But while we need nature to survive, we’re destroying the world around us. We’re cutting down trees, clearing forests, driving species to extinction and producing so much pollution we’re changing the global climate. Our impact has become so catastrophic that we’re in the midst of an extinction event happening right now that is on the same scale as the one which wiped out the dinosaurs. Unless we take a stand to ensure the continued existence of all species including humanity, we’re writing our own downfall. We need to be thinking about sustainable development and stable economies because we just don’t have enough planet to carry on the way we are now. We’re already beginning to run out of fossil fuels and mineral resources; armed conflicts in the Middle East have already been described as the first of this century’s “resource wars” and these are predicted to increase in the future. I know that a number of RHS readers have close links with the armed forces; can you imagine having to fight over such basics as food and water? These problems are only going to grow as the world’s population continues to increase (it is predicted that by 2100 there will 11 billion living on our planet) and the divide between rich and poor will become even more pronounced.

However, conservation activities are uniquely able to help us try to tackle some of these fundamental problems – the conflicts that arise when you have a clash of values and cultures over the environment. Conservation can’t be about dictating to others or the better-off telling those who are poorer how they should be living. Conservation can help us to work together and be inspired together so we can think about new ways to face these problems.

Protected areas can benefit both people and wildlife – did you know that 15% of the world’s land area is now protected? Conservationists have developed innovative ways to address conflicts between people over wildlife such as turning traditional hunters and poachers into protectors and guards. With the support of consumers, people like you and me, we can help business to ensure their products are more sustainable. We need to do something before it’s too late and we can all do our bit. Even if it’s just as little as recycling or taking public transport instead of driving.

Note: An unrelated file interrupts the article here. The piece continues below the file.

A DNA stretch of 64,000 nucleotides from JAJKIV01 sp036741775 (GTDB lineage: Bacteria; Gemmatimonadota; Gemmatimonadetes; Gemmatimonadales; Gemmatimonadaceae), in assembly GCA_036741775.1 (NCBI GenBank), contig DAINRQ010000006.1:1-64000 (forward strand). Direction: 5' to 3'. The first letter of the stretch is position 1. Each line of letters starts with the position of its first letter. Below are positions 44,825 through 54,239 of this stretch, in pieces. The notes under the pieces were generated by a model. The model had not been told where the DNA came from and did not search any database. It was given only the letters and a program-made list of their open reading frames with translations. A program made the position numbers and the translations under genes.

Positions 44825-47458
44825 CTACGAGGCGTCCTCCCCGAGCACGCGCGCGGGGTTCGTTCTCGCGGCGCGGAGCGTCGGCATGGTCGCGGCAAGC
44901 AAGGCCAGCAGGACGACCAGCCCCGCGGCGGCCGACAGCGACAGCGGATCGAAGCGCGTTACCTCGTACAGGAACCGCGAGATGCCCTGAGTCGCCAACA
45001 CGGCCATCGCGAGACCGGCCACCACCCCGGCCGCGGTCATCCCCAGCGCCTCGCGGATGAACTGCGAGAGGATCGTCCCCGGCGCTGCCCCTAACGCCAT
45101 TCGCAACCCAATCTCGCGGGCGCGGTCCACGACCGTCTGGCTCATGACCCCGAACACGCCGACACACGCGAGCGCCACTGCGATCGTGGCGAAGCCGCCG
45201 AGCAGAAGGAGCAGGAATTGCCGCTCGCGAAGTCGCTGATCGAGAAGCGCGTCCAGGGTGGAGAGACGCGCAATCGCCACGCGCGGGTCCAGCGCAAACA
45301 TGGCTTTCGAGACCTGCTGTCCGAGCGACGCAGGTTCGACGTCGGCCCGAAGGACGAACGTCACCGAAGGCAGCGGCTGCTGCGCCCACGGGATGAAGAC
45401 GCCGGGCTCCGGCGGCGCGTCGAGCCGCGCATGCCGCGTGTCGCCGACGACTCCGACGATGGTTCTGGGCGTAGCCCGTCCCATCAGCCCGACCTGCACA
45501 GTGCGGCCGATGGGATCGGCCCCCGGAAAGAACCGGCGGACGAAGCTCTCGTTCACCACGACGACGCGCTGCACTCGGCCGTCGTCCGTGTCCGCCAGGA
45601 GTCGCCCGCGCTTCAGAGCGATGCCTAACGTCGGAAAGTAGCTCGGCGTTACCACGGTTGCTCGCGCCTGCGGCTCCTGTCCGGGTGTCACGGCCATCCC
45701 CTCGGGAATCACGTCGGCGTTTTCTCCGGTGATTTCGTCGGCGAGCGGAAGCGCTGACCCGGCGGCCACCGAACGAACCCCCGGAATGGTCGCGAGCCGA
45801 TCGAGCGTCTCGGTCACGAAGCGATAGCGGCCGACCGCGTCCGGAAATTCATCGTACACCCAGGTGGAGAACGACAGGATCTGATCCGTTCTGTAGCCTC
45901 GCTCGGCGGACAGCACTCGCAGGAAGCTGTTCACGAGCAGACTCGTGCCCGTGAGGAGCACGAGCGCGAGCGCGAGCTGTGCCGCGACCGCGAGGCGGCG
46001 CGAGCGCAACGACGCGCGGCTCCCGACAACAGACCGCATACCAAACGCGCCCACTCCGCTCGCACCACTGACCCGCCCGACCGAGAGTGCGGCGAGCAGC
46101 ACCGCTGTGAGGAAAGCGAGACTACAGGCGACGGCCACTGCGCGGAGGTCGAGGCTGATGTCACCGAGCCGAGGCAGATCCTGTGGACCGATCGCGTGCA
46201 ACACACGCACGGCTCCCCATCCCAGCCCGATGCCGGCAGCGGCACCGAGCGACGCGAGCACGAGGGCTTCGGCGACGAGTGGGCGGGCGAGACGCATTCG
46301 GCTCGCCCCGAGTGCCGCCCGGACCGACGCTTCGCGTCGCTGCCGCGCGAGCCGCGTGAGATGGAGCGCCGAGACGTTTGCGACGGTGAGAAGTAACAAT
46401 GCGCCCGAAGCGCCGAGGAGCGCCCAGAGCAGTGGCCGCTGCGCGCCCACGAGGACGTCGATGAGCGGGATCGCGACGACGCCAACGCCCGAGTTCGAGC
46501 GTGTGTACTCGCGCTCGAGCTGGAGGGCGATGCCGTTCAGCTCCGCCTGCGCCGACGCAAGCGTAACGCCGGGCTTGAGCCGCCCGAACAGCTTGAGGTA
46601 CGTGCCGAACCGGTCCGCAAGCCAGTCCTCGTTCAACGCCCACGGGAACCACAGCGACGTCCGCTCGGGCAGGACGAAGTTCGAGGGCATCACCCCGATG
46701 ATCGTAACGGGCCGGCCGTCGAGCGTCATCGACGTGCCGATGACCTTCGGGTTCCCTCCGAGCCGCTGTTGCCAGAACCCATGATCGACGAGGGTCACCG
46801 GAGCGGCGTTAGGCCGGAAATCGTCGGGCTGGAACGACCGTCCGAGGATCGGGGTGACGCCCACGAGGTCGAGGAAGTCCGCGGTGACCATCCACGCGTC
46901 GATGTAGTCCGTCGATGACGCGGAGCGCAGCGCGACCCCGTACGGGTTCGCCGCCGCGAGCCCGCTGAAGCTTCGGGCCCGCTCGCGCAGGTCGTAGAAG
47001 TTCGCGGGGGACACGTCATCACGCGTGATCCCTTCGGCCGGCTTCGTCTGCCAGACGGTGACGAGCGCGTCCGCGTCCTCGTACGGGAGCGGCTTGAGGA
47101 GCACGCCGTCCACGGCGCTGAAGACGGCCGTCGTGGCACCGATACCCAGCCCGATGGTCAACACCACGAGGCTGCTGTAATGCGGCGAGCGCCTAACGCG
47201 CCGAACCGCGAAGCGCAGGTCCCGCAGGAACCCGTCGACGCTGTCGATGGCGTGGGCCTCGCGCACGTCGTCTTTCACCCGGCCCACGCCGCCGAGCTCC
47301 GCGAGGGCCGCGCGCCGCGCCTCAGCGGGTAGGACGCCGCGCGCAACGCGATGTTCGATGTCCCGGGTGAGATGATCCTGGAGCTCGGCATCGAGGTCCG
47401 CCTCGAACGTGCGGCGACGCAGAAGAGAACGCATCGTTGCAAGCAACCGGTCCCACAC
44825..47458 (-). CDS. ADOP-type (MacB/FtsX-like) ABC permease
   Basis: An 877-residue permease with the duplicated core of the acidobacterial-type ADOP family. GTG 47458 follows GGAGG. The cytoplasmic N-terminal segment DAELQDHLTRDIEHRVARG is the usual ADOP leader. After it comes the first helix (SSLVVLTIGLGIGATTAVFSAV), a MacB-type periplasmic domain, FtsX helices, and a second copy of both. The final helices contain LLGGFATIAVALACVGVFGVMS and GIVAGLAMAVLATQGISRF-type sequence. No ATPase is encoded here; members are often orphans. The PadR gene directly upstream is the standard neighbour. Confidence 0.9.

Another way is through citizen science which is when the general public colaborate with professional scientists and big organisations to gather scientific information. Some of you may be planning a gap year or planning on traveling and a great way to do so is through one of hundreds of  organisations that exist which run conservational citizen science projects all around the world. So you can go out to some stunning, wild corners of the world, see some really amazing wildlife, have a bit of adventure and at the same time help to protect that environment so that people way into the future can also enjoy it.

There have been some amazing conservation success stories and we’ve even been able to bring species such as the Arabian oryx back from the brink of extinction. Oryx were once extinct in the wild but the reintroduction of a captively-bred population has resulted in the establishment of a wild population of over a thousand animals. But taking action isn’t restricted to conservationists; find out more and be part of the change.

I’m going to concluded this article with a quote from the big man himself, Sir David Attenborough. He once said “No one will protect what they don’t care about; and no one will care about what they have never experienced.”